Green Tourist Destinations get Recognition

Green Living: A look at how green tourism destinations are enjoying greater recognition

Guest blog by Sam Marquit

As a formally independent commercial contractor, I have witnessed the many aspects of environmentally friendly building: from design and planning through to the coveted LEED certification process. As patrons demand more eco-friendly services, more and more, individuals are being recognized for their eco-conscious facility design. Having worked on many green building projects, I developed a comprehensive understanding of the factors involved in the process. I believe that these individuals deserve far more recognition than the simple conference of an LEED certification.

Las Vegas, Nevada is one American tourist destination, which is leading the green movement. Many local facilities—like the Las Vegas Palazzo Resort—have prioritized the meeting of LEED certification standards. In fact, this luxury hotel was recently commended as the “Most Eco-Friendly Hotel in America” for its revolutionary self-sustaining elements and waste reuse programs. And with nearly 40 million visitors filling nearly 125,000 hotel rooms in the Las Vegas area alone, this critical issue should be a universal priority.

New York City is also a U.S. city at the forefront of this movement, with many hotels making a significant effort to generate less waste while increasing sustainability, thus reducing their carbon footprints. Luxury hotel ink48‘s innovative EarthCare program combines luxury with sustainability through green living amenities like organic snacks and beverage options, in-room recycling in addition to comprehensive hotel recycling program for cups, clothes hangers and batteries, eco-friendly cleaning products for rooms and linens, a towel and linen reuse program, and lighting and bathroom fixtures which reduce energy and water consumption. Additionally, ink48’s prestigious PRINT Restaurant and The Press Lounge feature sustainable local menu options, and follow the Monterey Bay Seafood Watch regarding seafood choices. For its efforts, ink48 Hotel was recently honored with the “Corporate Citizen of the Year” award as part of the HotelWorld Global Hospitality & Design Awards.

Still, there is work to be done: according to the U.S. Travel Association, while a large majority of U.S. residents have become increasingly environmentally conscious, they often lack the willingness to pay to support these initiatives.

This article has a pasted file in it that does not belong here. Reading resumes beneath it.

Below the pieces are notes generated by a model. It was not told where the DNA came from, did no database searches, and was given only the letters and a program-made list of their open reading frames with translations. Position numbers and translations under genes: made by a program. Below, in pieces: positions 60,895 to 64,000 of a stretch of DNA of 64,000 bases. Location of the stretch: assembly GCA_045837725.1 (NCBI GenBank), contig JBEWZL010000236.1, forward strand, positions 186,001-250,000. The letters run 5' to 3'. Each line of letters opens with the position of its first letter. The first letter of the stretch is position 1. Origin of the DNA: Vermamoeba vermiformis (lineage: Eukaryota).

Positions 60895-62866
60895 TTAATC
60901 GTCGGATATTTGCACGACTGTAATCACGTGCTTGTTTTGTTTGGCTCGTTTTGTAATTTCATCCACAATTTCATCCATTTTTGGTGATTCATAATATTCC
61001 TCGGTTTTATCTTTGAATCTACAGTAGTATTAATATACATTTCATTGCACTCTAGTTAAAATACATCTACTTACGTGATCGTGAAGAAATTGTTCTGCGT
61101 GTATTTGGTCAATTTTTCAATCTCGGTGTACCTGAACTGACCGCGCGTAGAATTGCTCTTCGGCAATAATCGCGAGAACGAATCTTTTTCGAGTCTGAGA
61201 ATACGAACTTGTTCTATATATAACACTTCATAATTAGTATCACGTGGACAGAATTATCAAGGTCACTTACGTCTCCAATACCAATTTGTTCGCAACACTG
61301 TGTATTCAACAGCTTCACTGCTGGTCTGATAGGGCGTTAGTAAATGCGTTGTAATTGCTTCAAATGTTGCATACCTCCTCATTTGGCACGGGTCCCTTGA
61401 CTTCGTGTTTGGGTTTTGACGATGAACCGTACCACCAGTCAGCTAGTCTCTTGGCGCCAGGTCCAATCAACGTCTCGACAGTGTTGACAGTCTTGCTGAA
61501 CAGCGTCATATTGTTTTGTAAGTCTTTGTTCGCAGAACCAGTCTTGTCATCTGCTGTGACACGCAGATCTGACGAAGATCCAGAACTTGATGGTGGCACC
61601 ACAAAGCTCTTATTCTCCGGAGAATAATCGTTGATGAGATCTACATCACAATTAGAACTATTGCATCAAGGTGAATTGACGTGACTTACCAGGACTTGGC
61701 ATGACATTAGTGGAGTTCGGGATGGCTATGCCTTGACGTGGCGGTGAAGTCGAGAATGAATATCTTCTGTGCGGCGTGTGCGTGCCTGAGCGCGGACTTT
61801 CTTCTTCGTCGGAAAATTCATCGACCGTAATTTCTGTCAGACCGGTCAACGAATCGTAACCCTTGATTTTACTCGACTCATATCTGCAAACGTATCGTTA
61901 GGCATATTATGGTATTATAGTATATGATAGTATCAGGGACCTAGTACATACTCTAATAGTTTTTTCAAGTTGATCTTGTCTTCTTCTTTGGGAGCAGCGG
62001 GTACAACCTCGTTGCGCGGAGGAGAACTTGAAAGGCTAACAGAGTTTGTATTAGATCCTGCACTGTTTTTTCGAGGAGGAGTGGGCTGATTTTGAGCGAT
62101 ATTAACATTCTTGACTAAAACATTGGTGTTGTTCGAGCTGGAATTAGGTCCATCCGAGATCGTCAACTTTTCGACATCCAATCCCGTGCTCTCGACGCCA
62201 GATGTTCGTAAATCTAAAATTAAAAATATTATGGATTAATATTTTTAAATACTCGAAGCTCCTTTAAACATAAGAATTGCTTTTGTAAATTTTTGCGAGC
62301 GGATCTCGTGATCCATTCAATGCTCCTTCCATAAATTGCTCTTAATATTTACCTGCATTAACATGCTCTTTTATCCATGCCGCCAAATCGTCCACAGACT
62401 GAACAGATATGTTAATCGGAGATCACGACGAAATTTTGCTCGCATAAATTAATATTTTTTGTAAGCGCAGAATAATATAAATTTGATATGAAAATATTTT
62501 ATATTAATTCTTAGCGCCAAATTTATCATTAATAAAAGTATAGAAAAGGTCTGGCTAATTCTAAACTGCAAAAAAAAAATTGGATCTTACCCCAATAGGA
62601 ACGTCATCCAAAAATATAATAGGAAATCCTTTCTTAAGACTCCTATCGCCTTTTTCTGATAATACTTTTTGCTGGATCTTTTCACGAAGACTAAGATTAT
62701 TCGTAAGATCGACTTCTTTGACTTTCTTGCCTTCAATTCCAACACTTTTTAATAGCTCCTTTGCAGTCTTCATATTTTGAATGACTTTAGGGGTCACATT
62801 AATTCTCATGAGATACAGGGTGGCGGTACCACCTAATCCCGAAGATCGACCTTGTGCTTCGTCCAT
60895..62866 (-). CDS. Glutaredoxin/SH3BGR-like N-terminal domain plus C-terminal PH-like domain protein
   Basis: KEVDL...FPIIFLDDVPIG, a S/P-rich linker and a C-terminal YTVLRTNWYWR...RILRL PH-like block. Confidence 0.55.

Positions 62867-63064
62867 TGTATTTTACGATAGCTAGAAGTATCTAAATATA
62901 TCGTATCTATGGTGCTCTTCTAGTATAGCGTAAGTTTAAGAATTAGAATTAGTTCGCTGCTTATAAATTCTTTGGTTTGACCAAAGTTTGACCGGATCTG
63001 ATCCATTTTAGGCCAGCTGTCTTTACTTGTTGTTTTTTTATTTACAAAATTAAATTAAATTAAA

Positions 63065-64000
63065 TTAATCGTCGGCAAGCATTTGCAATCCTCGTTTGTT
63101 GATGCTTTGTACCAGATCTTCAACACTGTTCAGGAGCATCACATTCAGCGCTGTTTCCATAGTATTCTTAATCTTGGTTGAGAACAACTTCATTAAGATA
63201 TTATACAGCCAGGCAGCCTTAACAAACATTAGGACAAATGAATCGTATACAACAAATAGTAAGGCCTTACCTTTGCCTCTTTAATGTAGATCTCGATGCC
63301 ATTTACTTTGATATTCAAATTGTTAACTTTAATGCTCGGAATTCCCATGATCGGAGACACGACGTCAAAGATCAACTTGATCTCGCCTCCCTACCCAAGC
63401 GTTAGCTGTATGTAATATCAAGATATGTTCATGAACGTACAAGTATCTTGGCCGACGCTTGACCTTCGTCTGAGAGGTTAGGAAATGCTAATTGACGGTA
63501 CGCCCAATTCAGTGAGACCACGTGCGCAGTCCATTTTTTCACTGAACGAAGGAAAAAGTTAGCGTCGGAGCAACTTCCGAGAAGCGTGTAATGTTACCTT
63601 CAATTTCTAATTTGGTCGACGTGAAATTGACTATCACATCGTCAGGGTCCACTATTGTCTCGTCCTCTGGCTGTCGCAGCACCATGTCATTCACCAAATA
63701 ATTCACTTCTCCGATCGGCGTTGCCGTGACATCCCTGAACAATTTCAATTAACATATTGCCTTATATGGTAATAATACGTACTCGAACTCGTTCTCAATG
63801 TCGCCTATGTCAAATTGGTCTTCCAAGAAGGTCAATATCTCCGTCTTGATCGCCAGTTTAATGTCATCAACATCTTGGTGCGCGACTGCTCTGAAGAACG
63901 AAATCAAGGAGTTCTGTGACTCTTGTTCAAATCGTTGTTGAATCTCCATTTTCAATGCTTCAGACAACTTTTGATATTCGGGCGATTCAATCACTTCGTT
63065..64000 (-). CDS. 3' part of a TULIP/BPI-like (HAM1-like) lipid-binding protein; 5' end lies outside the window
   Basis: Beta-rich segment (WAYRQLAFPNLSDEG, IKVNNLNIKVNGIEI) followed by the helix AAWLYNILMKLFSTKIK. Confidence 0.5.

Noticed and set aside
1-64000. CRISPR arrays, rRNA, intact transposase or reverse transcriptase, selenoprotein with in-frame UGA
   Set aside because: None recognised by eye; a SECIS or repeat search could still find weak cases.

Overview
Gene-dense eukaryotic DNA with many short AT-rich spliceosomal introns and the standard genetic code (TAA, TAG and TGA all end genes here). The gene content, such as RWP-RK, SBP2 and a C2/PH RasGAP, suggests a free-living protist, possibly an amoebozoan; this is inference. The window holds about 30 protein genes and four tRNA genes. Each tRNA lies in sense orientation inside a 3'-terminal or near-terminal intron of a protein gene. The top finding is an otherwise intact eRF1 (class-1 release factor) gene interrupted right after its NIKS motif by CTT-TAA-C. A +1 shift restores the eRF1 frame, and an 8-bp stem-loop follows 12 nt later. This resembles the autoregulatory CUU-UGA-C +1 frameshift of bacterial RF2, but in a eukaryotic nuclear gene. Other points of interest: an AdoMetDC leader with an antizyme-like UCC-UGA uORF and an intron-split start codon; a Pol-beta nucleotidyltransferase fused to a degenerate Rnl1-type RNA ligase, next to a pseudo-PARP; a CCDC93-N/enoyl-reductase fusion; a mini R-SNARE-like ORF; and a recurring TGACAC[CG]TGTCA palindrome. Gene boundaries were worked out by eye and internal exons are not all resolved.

Other countries are leading the way in promoting greater recognition of individuals and companies who are making changes to positively impact the environment. Wild Asia, a social enterprise organization in Asia, promotes change, inspires people, and engages local businesses to responsibly steward the environment. By honoring worthy individuals on their televised award show, The Wild Asia Responsible Tourism awards, Wild Asia fosters national initiatives like community involvement, cultural preservation, wildlife protection, resource conservation, and the care and keeping of natural areas and indigenous habitats. Wild Asia recognizes a broad range of organizations from restaurants serving local and sustainable meals to hotels that make ecologically sound choices.

As a commercial construction industry insider, I am heartened to see so many people working together to promote sustainable operations for their organizations.  Even more so, I am honored to be able to participate in such inspiring work, and to personally play a role in creating a better future for our planet. I look forward to this continued collaborative effort as individuals and businesses increasingly commit to making decisions based on sustainability criteria.



Nikki is an author and writer specializing in green living ideas and tips, adventure travel, upcycling, and all things eco-friendly. She's traveled the globe, swum with sharks and been bitten by a lion (fact). She lives in a tiny town with a fat cat and a very bad dog.

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